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Bro Trefldwyn Historic Landscape
Character area map

Historic Landscape Characterisation

Bro Trefaldwyn: Gunley
Forden, Powys and Chirbury, Shropshire
(HLCA 1064)


CPAT PHOTO 92-C-680

Scattered farms, ancient field boundaries, country houses in parkland setting, on sloping ground overlooking northern side of Bro Trefaldwyn.

Historic background

Early settlement is suggested by cropmark enclosure sites of possible Iron Age or Roman date just to the north of Woodlands farm and to the east of Hem Farm. The earliest settlement evidence in the historic period is represented by three settlements listed in the Domesday Book of 1086, Ackley (Achelai), Wropton (Urbetune, an ancient township in the parish of Forden, to the south of Nantcribba), and Hem (Heme). Between them the settlements possessed up to about 600 acres of land (5 hides) of all kinds, with woodland at Hem and hedged enclosures (haia) at both Hem and Ackley of a kind used for capturing deer, presumably driven from woodland on the higher slopes of Long Mountain. Hem in addition possessed three fisheries, presumably along the Camlad, to the south (see Ffl˘s character area). The place-name Gunley first appears in the 14th century: its origin is obscure, but might derive from a Scandinavian personal name. It may be significant that Hem, lying on the line of Offa's Dyke, is derived from the Old English hem 'border, edge' used by reference to piece of land. A Mercian origin for the defensive works at Nantcribba have been suggested but are as yet unproven.

The land attached to the three Domesday settlements, is like many others in the vale of Montgomery described as having been 'waste' at the time of the Norman Conquest and used only for hunting. The area was possibly laid waste in the previous generation during the Welsh attacks on Mercian territory. These three settlements, together with Stockton, on the eastern side of the character area, all lie to the east of the Mercian frontier built before the death of king Offa in 796, and were probably founded or taken over from the Welsh some time between about the late 8th or early 9th centuries. Indeed, it has been suggested that the course of the dyke, jutting forward at this point to include a substantial portion of the lower Camlad valley, is likely to have been set out across a cleared and cultivated landscape in relation to the limits of the actual or agreed contemporary extent of Mercian settlement.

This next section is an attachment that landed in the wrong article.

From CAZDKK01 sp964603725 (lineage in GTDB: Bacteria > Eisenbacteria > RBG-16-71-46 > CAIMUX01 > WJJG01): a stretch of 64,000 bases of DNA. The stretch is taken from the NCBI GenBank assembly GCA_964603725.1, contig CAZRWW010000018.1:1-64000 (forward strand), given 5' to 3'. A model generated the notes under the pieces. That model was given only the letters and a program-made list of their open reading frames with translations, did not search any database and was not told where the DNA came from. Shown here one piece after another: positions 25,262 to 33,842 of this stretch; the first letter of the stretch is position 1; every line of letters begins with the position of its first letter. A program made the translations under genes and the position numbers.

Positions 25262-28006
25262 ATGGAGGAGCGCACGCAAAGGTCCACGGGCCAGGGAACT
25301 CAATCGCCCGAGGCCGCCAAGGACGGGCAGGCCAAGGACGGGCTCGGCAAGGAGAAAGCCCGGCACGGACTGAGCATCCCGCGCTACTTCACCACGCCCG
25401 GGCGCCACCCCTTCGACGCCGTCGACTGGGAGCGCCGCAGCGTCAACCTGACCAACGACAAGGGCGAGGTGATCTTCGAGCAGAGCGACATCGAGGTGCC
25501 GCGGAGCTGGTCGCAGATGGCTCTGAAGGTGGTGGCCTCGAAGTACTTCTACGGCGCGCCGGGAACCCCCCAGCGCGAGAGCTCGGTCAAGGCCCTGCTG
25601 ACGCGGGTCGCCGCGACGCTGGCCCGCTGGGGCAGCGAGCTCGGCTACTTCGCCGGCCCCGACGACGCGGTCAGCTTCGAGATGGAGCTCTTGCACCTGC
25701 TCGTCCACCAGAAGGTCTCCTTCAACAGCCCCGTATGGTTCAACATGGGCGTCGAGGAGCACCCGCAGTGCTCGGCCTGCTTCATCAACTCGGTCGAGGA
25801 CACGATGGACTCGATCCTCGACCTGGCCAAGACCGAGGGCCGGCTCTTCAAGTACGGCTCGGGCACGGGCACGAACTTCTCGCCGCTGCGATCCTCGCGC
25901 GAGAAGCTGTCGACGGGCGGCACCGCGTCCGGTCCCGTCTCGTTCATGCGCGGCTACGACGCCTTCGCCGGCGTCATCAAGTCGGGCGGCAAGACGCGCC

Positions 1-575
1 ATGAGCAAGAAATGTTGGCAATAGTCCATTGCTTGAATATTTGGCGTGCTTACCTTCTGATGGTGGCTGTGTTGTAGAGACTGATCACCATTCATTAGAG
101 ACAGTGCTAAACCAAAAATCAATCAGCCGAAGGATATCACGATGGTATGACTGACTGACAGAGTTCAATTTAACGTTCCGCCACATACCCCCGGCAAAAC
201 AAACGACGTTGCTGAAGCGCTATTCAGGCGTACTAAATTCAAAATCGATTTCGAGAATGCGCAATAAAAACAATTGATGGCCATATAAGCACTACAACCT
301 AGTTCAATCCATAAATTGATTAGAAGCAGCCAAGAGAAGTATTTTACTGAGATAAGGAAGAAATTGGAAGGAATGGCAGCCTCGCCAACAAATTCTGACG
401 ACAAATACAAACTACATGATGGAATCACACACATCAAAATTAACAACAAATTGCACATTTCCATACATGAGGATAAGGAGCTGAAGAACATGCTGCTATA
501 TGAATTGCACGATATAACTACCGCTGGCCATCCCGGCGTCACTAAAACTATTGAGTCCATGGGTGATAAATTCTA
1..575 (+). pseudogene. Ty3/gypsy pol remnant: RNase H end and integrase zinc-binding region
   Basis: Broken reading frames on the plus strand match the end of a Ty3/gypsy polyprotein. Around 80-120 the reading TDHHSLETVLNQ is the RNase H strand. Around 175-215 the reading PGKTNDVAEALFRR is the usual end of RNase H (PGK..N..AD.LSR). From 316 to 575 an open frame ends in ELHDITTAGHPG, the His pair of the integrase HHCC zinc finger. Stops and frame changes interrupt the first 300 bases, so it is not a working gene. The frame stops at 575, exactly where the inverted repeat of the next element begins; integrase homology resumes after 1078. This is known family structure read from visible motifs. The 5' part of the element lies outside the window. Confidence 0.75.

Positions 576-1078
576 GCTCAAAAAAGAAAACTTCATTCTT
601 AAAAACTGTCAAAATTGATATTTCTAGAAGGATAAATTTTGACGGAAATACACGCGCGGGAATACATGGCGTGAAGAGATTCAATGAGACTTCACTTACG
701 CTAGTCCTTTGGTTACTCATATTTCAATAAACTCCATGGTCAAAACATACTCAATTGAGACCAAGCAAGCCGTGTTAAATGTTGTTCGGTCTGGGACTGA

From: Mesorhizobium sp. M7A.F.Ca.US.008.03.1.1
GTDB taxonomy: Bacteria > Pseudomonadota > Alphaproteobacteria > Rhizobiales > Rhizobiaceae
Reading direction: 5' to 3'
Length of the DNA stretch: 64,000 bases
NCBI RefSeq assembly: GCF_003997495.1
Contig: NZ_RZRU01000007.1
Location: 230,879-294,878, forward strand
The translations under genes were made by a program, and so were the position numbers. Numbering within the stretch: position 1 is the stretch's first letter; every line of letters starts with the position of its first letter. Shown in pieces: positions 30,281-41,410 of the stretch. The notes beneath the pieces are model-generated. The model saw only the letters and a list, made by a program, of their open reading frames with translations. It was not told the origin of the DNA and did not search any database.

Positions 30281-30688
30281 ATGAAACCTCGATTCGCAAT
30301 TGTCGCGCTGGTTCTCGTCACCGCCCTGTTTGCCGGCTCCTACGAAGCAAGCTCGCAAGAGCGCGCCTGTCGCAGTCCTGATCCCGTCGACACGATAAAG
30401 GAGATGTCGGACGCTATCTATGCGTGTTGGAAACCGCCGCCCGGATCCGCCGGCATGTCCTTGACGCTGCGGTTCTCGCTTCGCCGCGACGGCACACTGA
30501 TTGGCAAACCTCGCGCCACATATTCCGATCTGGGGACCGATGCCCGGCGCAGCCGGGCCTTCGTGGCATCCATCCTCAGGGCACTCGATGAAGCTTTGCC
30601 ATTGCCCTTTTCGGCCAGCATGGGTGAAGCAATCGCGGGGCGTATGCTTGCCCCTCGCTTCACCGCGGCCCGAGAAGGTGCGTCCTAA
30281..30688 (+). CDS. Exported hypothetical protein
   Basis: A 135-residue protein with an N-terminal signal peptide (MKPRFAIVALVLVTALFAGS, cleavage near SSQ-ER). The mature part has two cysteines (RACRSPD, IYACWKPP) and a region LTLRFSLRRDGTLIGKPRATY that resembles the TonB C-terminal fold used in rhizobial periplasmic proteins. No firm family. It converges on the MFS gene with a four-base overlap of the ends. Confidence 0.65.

Recovery was evidently being made at the time of Domesday, once the area had come under Norman control. The farming landscape probably continuing to develop throughout the Middle ages despite the continued unrest along the borderland in the 12th and 13th centuries - Ackley, for example, together with Lletty Gyngfach, on the high ground towards the northern side of the character area, being counted amongst the settlements said to be held by Llywelyn ap Gruffudd, Prince of Wales, in about 1270. Nantcribba Gaer, a rectangular stone castle on a high natural rock outcrop was known as Gwyddgrwg castle, and probably built by Thomas Corbet of Caus in about 1260 and destroyed by Gruffydd ap Gwenwynwyn in 1263. It was evidently much better preserved when visited by Thomas Pennant in the 1780s.

Most of the farmland in the character area is likely to have developed to something approaching its present form by the early post-medieval period by the gradual clearance of woodland and piecemeal enclosure. None of the area was subject to enclosure awards during the later 18th or early 19th centuries.

The 17th and 18th centuries saw the rise of the estates, Gunley Hall with its Jacobean and subsequent late Georgian hall in its parkland setting forming the focus of the smaller Montgomeryshire estates which included Ackley and Llettyfynfach. Nantcribba, formerly belonging to the Devereux family and purchased by the Naylor's in 1863, formed part of the Leighton Hall Estate. By the 19th century the western part of the character area fell within the townships of Hem, Wropton, Ackley and Llettygynwyr, in the ecclesiastical parish of Forden, Powys and the eastern part of fell within the townships of Stockton and Wortherton, in parish of Chirbury, Shropshire.

Key historic landscape characteristics

Steep to more gently sloping, south-facing lower slopes on the southern end of Long Mountain, ranging in height from between about 90-225m OD and dominating the lower Camlad valley. Well-drained, fine, loamy and silty soils, on higher ground, with shallow soil profiles on steeper slopes, overlying shalely bedrock. Fine silt-loam-clay stagnogley soils on lower slopes, with occasional seasonal waterlogging. The principal modern land-use is pasture, but there are extensive wooded areas on high ground including the ancient replanted woodland at Gunley Wood, with numerous smaller and residual areas of ancient semi-natural deciduous woodland, predominantly oak, on steeper slopes and stream valleys elsewhere.